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An excerpt from www.HouseOfNames.com archives copyright 2000 - 2016


The origins of the Shiphearde surname lie with the Anglo-Saxon tribes of Britain. The name Shiphearde began when someone in that family worked as a person who worked as a shepherd, the guardian of the sheep. Occupational names that were derived from the common trades of the medieval era transcended European cultural and linguistic boundaries. Occupational names frequently were derived from the principal object associated with the activity of the original bearer, such as tools or products. These types of occupational surnames are called metonymic surnames. In this case the surname was originally derived from the Old English word sceap, meaning sheep and hierde meaning herdsman. While this traditional understand of the surname's meaning is in many ways self explanatory today, in examining the Coat of Arms invariably we find battle axes. This is not surprising as the ancient shepherds were employed to dig sod around the embattlements of a Saxon village as a means of defense, hence the term "the shepherd's ring." Their tools were battle axes.

Shiphearde Early Origins



The surname Shiphearde was first found in the Southern counties of England, where they could be found from early times. Early recorded instances of the name include William Sepherd listed in Rotuli Hundredorum, in Oxfordshire in 1279. [1]CITATION[CLOSE]
Reaney, P.H and R.M. Wilson, A Dictionary of English Surnames. London: Routledge, 1991. Print. (ISBN 0-415-05737-X)
The same rolls listed Margaret le Sephirde in Huntingdon and Walter le Schepherde in Cambridgeshire. [2]CITATION[CLOSE]
Bardsley, C.W, A Dictionary of English and Welsh Surnames: With Special American Instances. Wiltshire: Heraldry Today, 1901. Print. (ISBN 0-900455-44-6)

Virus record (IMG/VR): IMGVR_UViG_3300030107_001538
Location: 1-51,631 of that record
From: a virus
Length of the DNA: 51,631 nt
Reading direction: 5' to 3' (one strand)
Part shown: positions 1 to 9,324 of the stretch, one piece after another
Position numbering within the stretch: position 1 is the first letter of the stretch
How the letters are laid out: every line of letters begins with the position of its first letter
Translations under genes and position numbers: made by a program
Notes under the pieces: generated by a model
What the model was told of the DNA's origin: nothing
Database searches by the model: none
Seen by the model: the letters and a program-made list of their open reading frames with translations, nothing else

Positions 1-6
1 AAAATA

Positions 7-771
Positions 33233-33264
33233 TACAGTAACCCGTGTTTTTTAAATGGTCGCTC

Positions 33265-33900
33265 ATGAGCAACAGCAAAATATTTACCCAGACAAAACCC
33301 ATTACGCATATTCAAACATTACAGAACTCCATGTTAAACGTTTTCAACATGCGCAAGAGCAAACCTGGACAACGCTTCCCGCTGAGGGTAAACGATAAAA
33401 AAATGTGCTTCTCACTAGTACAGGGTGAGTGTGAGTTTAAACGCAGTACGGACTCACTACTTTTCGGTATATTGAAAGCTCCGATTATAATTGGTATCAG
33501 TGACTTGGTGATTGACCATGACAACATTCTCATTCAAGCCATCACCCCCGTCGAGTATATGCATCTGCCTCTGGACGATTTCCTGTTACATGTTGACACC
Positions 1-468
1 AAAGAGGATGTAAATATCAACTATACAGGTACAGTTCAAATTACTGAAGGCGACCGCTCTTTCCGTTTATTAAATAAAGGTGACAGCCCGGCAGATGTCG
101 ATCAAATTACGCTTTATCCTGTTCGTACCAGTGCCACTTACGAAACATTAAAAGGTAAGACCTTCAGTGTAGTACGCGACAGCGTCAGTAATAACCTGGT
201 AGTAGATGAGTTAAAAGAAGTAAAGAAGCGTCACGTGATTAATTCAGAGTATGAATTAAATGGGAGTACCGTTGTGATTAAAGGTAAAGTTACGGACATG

Henry Sephurde was listed in the Subsidy Rolls of Sussex of 1296 while Walter le Shepperde was listed in the Feet of Fines of Staffordshire in 1307. [1]CITATION[CLOSE]
Reaney, P.H and R.M. Wilson, A Dictionary of English Surnames. London: Routledge, 1991. Print. (ISBN 0-415-05737-X)

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Shiphearde Spelling Variations


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Shiphearde Spelling Variations



One relatively recent invention that did much to standardize English spelling was the printing press. However, before its invention even the most literate people recorded their names according to sound rather than spelling. The spelling variations under which the name Shiphearde has appeared include Shepherd, Shephard, Sheppard, Sheppeard, Shepperd and others.

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Shiphearde Early History


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Shiphearde Early History



This web page shows only a small excerpt of our Shiphearde research. Another 169 words (12 lines of text) covering the years 1307, 1317, 1327, 1399, 1413, 1515, 1559, 1605, 1649, 1635, 1648, 1720, 1634, 1698 and are included under the topic Early Shiphearde History in all our PDF Extended History products and printed products wherever possible.

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Shiphearde Early Notables (pre 1700)


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Shiphearde Early Notables (pre 1700)



Distinguished members of the family include Shepherd, alias Thwattes, of Derbyshire, who were a noble family during the reign of Henry IV (ruled 1399-1413); John Sheppard (c.1515-1559) English composer & organist, considered one of the finest English church composers of the Tudor era; Thomas Shepard (1605-1649), born in Towcester...

Another 49 words (4 lines of text) are included under the topic Early Shiphearde Notables in all our PDF Extended History products and printed products wherever possible.

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Shiphearde In Ireland


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Shiphearde In Ireland



Some of the Shiphearde family moved to Ireland, but this topic is not covered in this excerpt. Another 117 words (8 lines of text) about their life in Ireland is included in all our PDF Extended History products and printed products wherever possible.